5. Make lists!
Make a list of things you did well in the last semester. Reflect on how you will tweak these or maintain them in the coming semester. After the good, make a list of the bad, list all things that didn’t go well or that you would change for next semester. These could be management pieces or academic pieces, it really doesn’t matter as long as you are recognizing that they need to be changed. The beauty of break is that the kids turn off for two weeks too, they come back and are ready to accept new methods or management techniques that would have been hard to implement during the semester.
6. Pick one thing from your “bad” list.
Pick the one thing that you want to do better next semester or that you want to change in your classroom for next semester. Pick something that you really believe is standing in the way of educating your students. If you take the list as a whole it is too big, by picking one we make it manageable. Create a game plan for tackling the issue that you picked.
When I first started teaching my class would come in like a pack of wild animals! It set a horrible tone for the class I went home over break and created a plan, when I returned from break I would have assigned seats and a method for entering class that wasn’t so chaotic. If students didn’t meet my expectation we would practice entering the room until we got it right. I worked on this until it was how I liked it then I picked another element from my “bad” list. Slowly but surely the kids came around and class was much more effective.
7. Plan a re-boot for the first days back.
Kids, especially young ones, need and thrive on routines. For many kids the holidays are fun and relaxing, but for many they are not. They lack structure and discipline over break and this creates an anxiety for some kids. Some kids might not have any parents at home during break and they are free to do what they want. Resetting expectations and doing some class or team building during the first 3 days back in class can really go a long way in having a successful second semester.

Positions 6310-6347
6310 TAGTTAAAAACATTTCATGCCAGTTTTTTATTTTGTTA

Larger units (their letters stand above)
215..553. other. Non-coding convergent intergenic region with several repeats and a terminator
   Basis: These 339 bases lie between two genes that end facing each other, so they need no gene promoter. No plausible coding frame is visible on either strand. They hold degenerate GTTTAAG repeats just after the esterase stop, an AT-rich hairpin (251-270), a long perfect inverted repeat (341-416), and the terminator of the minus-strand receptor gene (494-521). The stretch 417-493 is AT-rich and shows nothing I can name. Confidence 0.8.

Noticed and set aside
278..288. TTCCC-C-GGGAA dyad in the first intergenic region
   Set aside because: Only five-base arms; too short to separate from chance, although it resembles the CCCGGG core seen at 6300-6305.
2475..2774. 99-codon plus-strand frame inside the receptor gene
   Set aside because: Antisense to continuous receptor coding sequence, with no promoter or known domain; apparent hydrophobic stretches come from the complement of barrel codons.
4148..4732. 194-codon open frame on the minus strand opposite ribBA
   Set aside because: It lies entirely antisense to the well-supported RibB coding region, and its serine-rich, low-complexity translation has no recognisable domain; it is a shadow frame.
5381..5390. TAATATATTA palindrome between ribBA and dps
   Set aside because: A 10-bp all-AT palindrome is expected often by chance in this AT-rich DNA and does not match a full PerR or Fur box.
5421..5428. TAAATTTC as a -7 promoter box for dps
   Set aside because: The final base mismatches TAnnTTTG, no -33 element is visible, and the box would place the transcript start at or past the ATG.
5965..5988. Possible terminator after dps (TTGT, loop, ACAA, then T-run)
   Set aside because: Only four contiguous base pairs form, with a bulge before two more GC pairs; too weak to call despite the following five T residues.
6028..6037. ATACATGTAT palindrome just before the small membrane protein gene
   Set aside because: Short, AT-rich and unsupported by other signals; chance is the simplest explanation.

8. Create a skeleton plan for the semester.
Later during the break I like to set up a “skeleton” plan for the semester. This is just a bare bones look ahead at to what we will be learning. I start with the standards that need to be taught and start thinking of potential lessons or activities that fit. Do not get overly into details of the lessons, you may not want to do the same lesson or you may decide it doesn’t fit anymore. It would be a shame to waste precious time creating a full lesson that does not get used. This plan makes me feel like I am in control of where we are going, lessons end up being more purposeful and students get more learning done.
9. Set up a post-winter break routine.
Just like when you set up a routine for winter break, it is crucial to set up a daily routine for after break. Over the two weeks of winter break your body gets used to your new routine and it can be hard to transition back to school. For me, I keep similar bookends but the time slots for these plans change dramatically. I also have to adjust the time spent doing things purely for fun because there is less time to work with. Setting up a plan or routine helps reduce the anxiety of returning to the classroom.
You are prepared! Dominate this next semester, you are a professional and you can do it!
English Language Development teacher attempting to bring some truth to the table.